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Living with Wild Neighbors

Living with Wild Neighbors

Auburn, Alabama—Squirrels, rabbits, coyotes, raccoons, opossums are just a few of the wild neighbors that Alabama residents encounter throughout the year.

Often these wild creatures are unintentionally invited into residents’ neighborhoods and yards. Once they are in they are extremely hard to get rid of.

“A fairly common situation is where somebody has a bird feeder and at first birds use it. But then squirrels find it, climb on it and knock it on the ground. Then raccoons find it,” Dr. Jim Armstrong, extension specialist and professor in forestry, wildlife and natural resource managemenwild neighbor squirrelt, said. (Photo: Flixir)

In other situations food in trash cans or food left out for pets may attract wildlife animals. Then when they get a chance they come up and feed.

“They learn to associate human activity with food, and that brings them even closer,” Armstrong said.

Wildlife can cause many problems to their human neighbors. Some carry diseases, while others burrow into people’s roofs or chew on wiring.

Coyotes in subdivisions can also be a serious problem, especially for people with pets.

How to prevent unwanted wildlife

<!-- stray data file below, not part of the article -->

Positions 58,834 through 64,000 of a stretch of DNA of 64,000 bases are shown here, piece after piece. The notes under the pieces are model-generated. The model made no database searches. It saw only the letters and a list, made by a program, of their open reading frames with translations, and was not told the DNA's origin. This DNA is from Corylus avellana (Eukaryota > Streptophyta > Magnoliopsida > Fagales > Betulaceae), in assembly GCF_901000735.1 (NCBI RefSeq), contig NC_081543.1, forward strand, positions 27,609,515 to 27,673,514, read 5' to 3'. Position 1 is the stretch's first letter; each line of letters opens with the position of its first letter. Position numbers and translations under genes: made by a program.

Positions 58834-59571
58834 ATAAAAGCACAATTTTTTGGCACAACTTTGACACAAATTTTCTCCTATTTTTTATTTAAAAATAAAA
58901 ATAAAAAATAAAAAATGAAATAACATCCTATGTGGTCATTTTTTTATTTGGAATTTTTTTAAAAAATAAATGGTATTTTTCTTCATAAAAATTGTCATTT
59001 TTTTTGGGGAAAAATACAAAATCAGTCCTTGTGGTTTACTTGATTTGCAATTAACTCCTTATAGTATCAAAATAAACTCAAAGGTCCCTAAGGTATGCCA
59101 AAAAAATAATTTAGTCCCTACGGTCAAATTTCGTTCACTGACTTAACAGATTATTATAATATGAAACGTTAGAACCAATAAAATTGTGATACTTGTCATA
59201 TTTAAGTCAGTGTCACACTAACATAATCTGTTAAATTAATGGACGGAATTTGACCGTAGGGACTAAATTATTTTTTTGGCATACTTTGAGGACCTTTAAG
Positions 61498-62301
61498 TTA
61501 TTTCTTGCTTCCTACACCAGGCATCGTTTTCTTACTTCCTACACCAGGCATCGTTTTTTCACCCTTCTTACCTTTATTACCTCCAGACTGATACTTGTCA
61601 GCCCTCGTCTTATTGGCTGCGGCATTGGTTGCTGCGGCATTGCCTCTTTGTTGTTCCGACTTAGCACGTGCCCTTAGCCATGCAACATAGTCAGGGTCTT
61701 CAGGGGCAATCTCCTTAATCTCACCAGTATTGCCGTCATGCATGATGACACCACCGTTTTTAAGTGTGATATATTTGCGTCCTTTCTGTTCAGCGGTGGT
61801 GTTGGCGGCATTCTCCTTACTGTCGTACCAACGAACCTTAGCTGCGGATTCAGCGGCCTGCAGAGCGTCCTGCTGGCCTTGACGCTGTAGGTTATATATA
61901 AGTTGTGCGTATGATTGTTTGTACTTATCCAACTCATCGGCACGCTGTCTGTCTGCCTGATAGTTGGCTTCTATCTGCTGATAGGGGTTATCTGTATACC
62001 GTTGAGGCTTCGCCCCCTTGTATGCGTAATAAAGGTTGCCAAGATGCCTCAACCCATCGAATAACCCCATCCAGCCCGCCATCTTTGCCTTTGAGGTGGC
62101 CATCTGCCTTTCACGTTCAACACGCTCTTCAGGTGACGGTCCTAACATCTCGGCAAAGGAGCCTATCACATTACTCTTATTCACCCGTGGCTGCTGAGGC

These problems can be continuous unless something is done to stop it. There are many ways to help prevent unwanted wildlife.

“Be proactive and anticipate problems, it is easier to do that than it is to stop the problem.” Armstrong said.

Never leave out food where the animals can get it. If they think they have found a steady source of food they will continue to come back.

If a person wants to use bird feeders buy those that are designed to be less accessible to squirrels.

Keep trees trimmed back up to eight feet from the house; this will prevent wildlife, like squirrels, from crawling into unwanted places.

Make sure to firmly close trash can lids, to keep animals from digging through the trash scavenging for food.

In some circumstances though, wildlife may already be a problem. While getting rid of wildlife is difficult it is not impossible.

“If a person is comfortable with trapping, they can set a live trap and remove the animal that way,” Armstrong added. If a person is not comfortable, they can call animal control or other professionals to help take care of the problem varmits.

The most important thing is to stop doing anything that may attract them or has attracted them in the past.

Though wildlife can be a pain for many people it is important to not always look negatively towards them.

“Alabama is lucky to have such diverse wildlife in its natural environment, and it is something that we can all enjoy,” Armstrong said.

If the negatives are minimized, residents can enjoy wildlife in its natural environment.

About Alison Montebello